Long in the (Blue) tooth

Today I’d like to just share with you some observations on aging, really growing up a lot, becoming long in the tooth. It’s hard to come up with a palatable description for, uh, getting old. We’ll stick with the “tooth” phrase for my purposes today. You’ll see why later.

Speaking of palatable, I’ve experienced some food-related changes recently that I never expected. Celery once was a vegetable I tolerated, but avoided every chance I got. In recent months I’ve come to really love a crisp piece of celery. Just plain, no Ranch dressing or Cheez Whiz. And especially in salads. Maybe a little salt, but not always.

I credit my mom with this sudden love of celery. Mrs. Never Met A Veggie She Didn’t Like. To my credit, I still am pretty repulsed by the thought of eating a turnip. The day I start liking turnips will be probably about one minute before I expire. If then. ****shuddering at the thought****

And another dietary remarkability has occurred. My kids won’t believe this. I can hardly even bring myself to type the following words. But, here ya go: I now love peanut butter. On a spoon. Just plain old peanut butter. Let me clarify, I’ve always enjoyed peanut butter in, say, cookies. Just not eating it plain on a spoon in large quantities.

If you know anything about life at our home, you’ll know exactly who I credit with this anomaly. MY HUSBAND. For forty-six years I’ve watched him eat spoonfuls of peanut butter day in and day out. Never has a meal happened without some form of peanut butter being eaten. While I looked on in disbelief.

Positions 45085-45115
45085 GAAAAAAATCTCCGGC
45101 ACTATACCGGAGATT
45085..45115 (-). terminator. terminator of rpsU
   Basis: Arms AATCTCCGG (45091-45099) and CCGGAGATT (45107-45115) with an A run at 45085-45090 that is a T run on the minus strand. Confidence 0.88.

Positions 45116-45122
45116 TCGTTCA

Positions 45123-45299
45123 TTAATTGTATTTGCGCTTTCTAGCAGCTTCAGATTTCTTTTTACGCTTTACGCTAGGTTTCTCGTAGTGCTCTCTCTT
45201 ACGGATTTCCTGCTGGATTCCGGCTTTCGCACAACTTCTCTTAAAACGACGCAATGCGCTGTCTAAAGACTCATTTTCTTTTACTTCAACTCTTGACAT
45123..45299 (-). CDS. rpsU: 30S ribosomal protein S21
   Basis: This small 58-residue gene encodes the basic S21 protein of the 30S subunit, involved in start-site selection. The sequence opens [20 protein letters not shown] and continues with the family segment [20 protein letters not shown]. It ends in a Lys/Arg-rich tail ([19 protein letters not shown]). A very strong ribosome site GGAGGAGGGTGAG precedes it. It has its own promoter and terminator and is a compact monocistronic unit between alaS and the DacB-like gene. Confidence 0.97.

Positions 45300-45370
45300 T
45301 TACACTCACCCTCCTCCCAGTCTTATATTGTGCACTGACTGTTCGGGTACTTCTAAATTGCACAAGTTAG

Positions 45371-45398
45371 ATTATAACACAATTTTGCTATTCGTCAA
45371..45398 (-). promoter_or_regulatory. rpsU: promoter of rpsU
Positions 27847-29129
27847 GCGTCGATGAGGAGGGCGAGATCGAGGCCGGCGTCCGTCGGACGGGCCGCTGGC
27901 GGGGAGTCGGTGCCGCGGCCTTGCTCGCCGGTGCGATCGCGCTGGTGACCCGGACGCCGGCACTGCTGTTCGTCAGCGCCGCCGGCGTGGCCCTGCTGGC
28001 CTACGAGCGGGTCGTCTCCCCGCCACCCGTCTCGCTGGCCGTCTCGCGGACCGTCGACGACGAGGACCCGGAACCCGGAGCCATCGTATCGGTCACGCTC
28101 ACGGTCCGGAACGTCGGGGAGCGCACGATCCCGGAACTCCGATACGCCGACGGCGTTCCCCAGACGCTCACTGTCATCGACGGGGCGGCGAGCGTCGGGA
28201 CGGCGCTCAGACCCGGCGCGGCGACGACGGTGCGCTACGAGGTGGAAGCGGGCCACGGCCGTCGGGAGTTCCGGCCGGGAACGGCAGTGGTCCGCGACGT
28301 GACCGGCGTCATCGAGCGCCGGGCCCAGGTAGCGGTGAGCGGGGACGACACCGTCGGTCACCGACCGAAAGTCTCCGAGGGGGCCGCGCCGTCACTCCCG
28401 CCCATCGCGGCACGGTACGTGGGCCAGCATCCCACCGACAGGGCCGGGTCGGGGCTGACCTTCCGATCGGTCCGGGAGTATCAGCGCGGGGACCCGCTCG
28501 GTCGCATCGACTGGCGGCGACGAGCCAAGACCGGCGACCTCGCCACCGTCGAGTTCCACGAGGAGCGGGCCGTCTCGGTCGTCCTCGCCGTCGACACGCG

So the other night when I strolled into the living room with a spoonful of peanut butter and plopped down on the loveseat to consume it, the look on his face was priceless. Amazement, I tell ya. “Is that a SPOONFUL OF PEANUT BUTTER?” He then informed me he’d never found me to be more attractive. Or maybe I heard him wrong.

Speaking of attractive, we both recently joined the YMCA and had a Body Scan Fitness Analysis. Yep. We’re both rotund and in deep need of exercise and dietary adjustments. Will we stop eating peanut butter? Not on your life.

And then there’s the whole “heard him wrong” deal. I started wearing hearing aids a couple years ago. Life-changing and I have no regrets, even though I can generally hear every word the husband says now. 🤣🙄

These hearing aids are bluetooth ready. Bluetooth is such a curious mystery to me. Ideally I would be able to use an app on my phone via bluetooth and change the sound settings on my hearing aids. But, alas, not. “Incompatible android phone system”. I can use the app on my Wifi only Ipad, which I certainly don’t always have with me like a phone. The app does work on the husband’s Android phone. So we downloaded the app on his phone and since we’re nearly always together 24/7 I can use his phone to adjust the volume on my hearing aids.

And then one day the youngest daughter calls him. He answers the phone but can’t hear her talking. I, however, can hear her loud and clear from my seat across the room. He keeps looking at his phone, turning up the volume, frustration rising that he can’t hear her talk. “Good grief, DeWayne, I’m way over here and can hear her just fine, she’s talking so loud. What’s wrong with your ears?” The daughter is completely baffled and finally she just hangs up. Right there is an example of the curious mystery of Bluetooth. The phone call was received by my hearing aids through bluetooth. The hubby’s phone audibly rang. But only I could hear the daughter’s voice through my hearing aids. And from her phone she heard nothing except a faint but quite unpleasant conversation between her parents. So fun.